With more than 120 billion units of plastic being generated by cosmetic packaging each year, are celebrity skincare brands contributing much beyond adding pressure on the current plastic crisis?

The ingredients used in celebrity skincare lines are questionable

Greenwashing – the process of misleading customers to believe products are environmentally friendly by using words like ‘natural’ or ‘organic’ – is a common practice in the beauty industry, and celebrity skincare is not exempt from this.

Several lines have swapped common, well-researched ingredients for those sourced from rare plants or seeds for the sake of appearing innovative or exotic – most of which have no confirmed medicinal benefits.

In fact, many of the dyes and fragrances which come from these materials can be damaging and especially irritating for sensitive skin types.

Not to mention, incorporating such unusual natural ingredients raises concerns about sustainability, specifically in regard to the potential destruction of biodiversity.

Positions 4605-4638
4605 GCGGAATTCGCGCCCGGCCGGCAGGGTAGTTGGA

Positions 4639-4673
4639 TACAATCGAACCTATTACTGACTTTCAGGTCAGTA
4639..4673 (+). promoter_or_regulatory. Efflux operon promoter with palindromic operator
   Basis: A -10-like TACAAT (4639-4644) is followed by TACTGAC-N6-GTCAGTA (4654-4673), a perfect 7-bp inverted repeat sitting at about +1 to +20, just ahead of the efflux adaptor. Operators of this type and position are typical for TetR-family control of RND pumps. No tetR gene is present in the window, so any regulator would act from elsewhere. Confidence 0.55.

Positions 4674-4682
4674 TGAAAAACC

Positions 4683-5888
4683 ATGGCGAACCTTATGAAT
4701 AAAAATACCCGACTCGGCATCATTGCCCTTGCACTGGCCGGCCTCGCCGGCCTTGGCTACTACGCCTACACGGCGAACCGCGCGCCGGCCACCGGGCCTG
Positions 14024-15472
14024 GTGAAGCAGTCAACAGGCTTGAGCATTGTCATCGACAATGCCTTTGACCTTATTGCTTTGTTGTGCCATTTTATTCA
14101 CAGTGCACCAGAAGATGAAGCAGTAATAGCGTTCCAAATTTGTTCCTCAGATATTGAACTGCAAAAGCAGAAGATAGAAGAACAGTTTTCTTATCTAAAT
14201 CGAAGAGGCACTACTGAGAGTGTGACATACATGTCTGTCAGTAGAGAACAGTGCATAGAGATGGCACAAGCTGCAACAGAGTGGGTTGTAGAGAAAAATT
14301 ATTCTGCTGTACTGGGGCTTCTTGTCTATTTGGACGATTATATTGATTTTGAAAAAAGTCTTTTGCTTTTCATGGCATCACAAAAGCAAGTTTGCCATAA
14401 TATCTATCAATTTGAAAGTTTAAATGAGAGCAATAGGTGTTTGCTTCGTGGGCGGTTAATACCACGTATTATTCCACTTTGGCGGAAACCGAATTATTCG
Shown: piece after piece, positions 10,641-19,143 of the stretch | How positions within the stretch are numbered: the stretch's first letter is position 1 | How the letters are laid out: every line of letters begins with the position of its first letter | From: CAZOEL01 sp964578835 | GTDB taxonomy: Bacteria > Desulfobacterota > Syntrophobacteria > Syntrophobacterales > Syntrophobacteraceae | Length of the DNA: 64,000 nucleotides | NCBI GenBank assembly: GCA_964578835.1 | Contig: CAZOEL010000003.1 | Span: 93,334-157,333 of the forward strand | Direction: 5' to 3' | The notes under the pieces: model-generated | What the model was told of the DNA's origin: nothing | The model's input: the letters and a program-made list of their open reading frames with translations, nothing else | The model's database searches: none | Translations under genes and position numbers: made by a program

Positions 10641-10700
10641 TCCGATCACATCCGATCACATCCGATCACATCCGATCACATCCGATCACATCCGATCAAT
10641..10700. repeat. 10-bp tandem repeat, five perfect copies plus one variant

It is an odd marketing ploy, especially when numerous brands have proven that great products can be made from local ingredients. Sourcing locally also means that brands can cut their carbon emissions by reducing the amount of ingredients they import from around the globe.

More plastic packaging hinders the skincare industry’s waste management efforts

In attempts to label their brand as sustainable, a small number of celebrities have launched their products with refillable bottles. Considering the average skincare bottle takes up to 1,000 years to decompose, this does feel like a well-intentioned step made in the right direction.

However, I can’t help but think of a quote from certified dermatologist and YouTuber Dr. Dray (1.18m followers), “If you want to call yourself environmentally friendly, environmentally conscious… don’t make a skincare line!”

The bottom line is that celebrity skincare products rarely offer enough unique benefits to warrant a justification for more of them.